I first saw this quote by Mark Haddon when author D.G Kaye shared Mary Jaksch’s blog containing 50 authors’ tips on becoming a good writer:  http://writetodone.com/become-a-good-writer/

“I don’t remember deciding to become a writer. You decide to become a dentist or a postman. For me, writing is like being gay. You finally admit that this is who you are, you come out and hope that no one runs away.”

Mark Haddon is an English novelist, best known for The Curious Incident of the Dog in the Night-Time (2003). He won the Whitbread Award, Guardian Prize, and a Commonwealth Writers Prize for his work.

I had to laugh at this quote, as I’ve not yet ‘come out’ to my family and friends.  I’ve been writing for 4 years now, and still none of my relatives and extended family have even an inkling of what I do all day.  According to them I’m retired and look after my grandchildren when I’m needed, and also care for my 92 year old mother on a daily basis.    Although I’m not gay, my writing is a little secret that I share only with Sam, my husband.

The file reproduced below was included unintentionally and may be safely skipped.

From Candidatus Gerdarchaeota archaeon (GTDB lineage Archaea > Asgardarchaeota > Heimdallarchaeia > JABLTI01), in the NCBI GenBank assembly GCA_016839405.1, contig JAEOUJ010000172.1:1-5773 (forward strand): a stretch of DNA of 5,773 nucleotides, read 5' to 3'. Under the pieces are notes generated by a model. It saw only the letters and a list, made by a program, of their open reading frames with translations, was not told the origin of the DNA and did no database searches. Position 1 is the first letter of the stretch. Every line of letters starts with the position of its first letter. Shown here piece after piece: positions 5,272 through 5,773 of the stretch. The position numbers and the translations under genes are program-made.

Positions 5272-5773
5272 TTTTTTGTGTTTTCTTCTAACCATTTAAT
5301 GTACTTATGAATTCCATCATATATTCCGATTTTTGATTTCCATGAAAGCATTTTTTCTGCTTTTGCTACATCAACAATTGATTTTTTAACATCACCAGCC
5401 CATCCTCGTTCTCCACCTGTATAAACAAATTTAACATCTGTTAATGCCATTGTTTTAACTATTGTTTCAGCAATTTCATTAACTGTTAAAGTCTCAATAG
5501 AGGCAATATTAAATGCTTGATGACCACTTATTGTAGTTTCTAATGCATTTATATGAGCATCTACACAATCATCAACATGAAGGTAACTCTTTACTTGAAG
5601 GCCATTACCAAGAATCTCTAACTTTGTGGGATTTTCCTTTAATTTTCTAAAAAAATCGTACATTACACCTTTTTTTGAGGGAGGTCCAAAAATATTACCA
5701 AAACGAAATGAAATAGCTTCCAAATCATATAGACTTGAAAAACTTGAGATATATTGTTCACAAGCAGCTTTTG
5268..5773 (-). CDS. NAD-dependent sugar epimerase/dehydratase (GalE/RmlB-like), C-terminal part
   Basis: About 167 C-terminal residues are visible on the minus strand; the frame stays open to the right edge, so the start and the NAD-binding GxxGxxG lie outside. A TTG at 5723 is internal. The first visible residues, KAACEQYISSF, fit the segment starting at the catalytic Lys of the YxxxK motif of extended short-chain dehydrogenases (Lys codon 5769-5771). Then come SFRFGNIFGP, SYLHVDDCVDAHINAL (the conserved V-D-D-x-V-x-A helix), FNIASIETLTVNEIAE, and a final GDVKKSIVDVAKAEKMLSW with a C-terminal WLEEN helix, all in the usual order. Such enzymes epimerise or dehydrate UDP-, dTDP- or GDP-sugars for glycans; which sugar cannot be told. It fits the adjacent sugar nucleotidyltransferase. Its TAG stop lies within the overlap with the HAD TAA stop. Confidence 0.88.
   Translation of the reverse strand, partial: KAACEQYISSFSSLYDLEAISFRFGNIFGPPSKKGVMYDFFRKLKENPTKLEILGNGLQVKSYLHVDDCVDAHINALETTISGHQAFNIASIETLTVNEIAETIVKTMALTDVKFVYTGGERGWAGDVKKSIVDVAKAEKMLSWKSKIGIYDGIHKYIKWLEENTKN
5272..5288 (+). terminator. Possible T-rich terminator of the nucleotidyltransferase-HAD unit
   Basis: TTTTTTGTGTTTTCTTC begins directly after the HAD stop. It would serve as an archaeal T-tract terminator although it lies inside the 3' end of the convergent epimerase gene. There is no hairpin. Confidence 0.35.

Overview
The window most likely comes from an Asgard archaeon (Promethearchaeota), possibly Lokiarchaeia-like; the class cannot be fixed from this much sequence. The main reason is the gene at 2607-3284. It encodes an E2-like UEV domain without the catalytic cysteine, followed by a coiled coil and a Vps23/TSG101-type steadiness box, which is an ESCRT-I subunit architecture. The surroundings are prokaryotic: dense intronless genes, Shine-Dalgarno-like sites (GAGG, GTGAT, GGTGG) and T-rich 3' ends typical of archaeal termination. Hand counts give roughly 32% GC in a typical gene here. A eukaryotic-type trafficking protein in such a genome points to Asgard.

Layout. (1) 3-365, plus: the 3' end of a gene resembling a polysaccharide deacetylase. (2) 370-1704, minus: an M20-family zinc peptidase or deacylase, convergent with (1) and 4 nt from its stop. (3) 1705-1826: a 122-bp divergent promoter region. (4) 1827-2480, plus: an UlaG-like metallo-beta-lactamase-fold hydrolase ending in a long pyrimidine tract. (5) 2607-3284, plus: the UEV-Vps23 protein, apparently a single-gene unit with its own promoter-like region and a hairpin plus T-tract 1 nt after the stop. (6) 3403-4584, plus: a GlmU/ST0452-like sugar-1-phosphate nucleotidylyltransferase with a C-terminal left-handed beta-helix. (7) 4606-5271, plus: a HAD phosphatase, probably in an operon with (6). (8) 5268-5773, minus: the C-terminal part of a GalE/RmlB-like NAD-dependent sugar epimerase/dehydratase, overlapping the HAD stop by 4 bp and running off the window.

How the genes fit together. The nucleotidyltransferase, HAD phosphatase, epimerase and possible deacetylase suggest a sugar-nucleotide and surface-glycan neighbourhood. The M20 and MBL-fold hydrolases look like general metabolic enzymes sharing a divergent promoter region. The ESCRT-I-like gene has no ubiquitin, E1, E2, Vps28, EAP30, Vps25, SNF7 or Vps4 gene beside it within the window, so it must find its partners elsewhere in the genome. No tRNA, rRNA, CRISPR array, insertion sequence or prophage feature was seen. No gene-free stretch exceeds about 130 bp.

Sam agreed in 2013 that the plot of my debut novel ‘The Porn Detective’ could be loosely based on a few issues we had overcome in our own marriage some years before, but just as long as I wrote under a pseudonym.  I thought this was a good idea as I had already written a couple of non-fiction books under my real name, and I wanted my non-fiction and fiction works to be totally separate.  After some deliberation I decided on the name of Stevie Turner.

Will I ‘come out’?  Hmm…I don’t know.  At the moment I’m slowly re-writing The Porn Detective (which was unpublished last year) to make it the best that it can be.  I’m taking my time and have learned not to rush things.   I will eventually send it back to the London agency who originally deliberated on whether to represent me in 2013.  If they still say no, then I may scrap the whole project and ditch Stevie.  Who knows?  Trouble is… all my novels are known under Stevie’s name, and so it’s all a bit of a palaver.  We shall have to wait and see.